Similarly, Footprint’s analysis of Valpak data suggests that the amount of packaging placed on the market by hospitality and hospitality wholesale businesses having dropped from 1.2m tonnes in 2019 to 687,000 in 2020 – jumped back up to 1.6m in 2021.
There are though many examples of progressive and promising initiatives from operators of all types and size which have the potential to have a major impact. It’s perhaps easiest to look at these by packaging type.
Clingfilm – The go-to for wrapping food at the end of service in thousands of kitchens. But, high end London restaurant Spring and medium-sized bar-restaurant group Darwin Wallace are just two examples of businesses where, following the decision from the top, staff had to go cold turkey. Unremarkably, because chefs when prompted are extraordinarily resourceful, they found a way using terrines, Tupperware and other alternatives.
Sachets – as mentioned at the start, many operators reverted to plastic pouches for condiments and sauces during the pandemic. Now, London-based start-up Notpla, which has already created 1 million takeaway food boxes out of seaweed for Just Eat and run sachet trials with them too, is among the finalists of this year’s £1m Earthshot prize and on the verge of mainstreaming this infinitely better alternative to plastic.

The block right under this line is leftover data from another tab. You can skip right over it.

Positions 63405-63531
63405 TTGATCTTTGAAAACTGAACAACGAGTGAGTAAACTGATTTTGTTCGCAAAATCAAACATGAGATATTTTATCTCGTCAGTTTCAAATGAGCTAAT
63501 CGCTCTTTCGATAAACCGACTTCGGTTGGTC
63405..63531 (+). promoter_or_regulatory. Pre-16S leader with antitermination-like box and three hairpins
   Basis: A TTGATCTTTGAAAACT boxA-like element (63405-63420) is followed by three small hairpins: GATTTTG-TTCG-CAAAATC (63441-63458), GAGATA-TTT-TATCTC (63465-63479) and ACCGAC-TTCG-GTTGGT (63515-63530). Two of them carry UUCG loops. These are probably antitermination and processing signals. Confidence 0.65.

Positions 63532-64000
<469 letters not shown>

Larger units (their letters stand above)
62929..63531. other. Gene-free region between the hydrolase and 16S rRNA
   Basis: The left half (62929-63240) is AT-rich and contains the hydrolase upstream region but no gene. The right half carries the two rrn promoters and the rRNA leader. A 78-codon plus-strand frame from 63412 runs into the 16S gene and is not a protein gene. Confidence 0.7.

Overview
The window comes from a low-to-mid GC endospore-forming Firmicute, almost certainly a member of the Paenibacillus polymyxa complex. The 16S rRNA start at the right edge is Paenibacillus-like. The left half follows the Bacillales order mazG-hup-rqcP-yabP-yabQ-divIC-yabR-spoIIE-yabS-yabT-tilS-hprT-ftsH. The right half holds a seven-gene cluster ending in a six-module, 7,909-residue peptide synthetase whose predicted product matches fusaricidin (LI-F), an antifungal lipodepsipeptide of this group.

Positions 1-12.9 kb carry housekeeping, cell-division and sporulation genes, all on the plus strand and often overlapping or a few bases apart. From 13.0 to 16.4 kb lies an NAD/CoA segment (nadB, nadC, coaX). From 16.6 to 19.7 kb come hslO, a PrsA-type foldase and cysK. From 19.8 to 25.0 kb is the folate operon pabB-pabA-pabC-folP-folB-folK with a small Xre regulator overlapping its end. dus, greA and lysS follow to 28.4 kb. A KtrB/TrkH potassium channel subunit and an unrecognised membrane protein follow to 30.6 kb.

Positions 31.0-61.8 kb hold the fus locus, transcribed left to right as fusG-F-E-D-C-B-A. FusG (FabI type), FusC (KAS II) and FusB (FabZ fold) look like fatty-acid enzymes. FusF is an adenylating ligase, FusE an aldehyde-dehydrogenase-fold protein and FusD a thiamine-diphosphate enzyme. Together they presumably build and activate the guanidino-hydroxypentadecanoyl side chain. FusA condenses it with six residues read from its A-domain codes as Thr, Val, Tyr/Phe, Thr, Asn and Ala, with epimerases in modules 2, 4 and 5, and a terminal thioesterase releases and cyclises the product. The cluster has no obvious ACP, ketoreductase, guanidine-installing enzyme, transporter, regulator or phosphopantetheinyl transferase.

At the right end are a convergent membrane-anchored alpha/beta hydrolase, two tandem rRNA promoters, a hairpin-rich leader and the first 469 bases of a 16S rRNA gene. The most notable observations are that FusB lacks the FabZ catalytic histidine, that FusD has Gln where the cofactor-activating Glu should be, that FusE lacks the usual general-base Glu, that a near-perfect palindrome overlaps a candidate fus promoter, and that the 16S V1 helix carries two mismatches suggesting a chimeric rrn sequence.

Coffee Cups – Our taste for takeaway coffee has resulted in a 2.5 billion cup problem. The troublesome plastic film designed to make cups cope with liquid also made them a recycling nightmare. Finding alternative materials or recyclers who could cope with them, is one way. The better alternative by far is to engineer a behaviour change – to have people switch to reusable cups. Boston Tea Party, the west country’s favourite coffee shop took the plunge in 2018 and stopped serving coffee in single use.
Many Food Made Good rated university caterers opted against a ban, going instead for an approach built on pricing incentives. Among the most successful was the University of Edinburgh. They found charging a premium for single use was more persuasive than a discount for those who brought their own cups. The university has now successfully halved the number of single-use cups. These schemes are still in their infancy but offer a taste of drastically reduced reliance on single use for participants like University College London.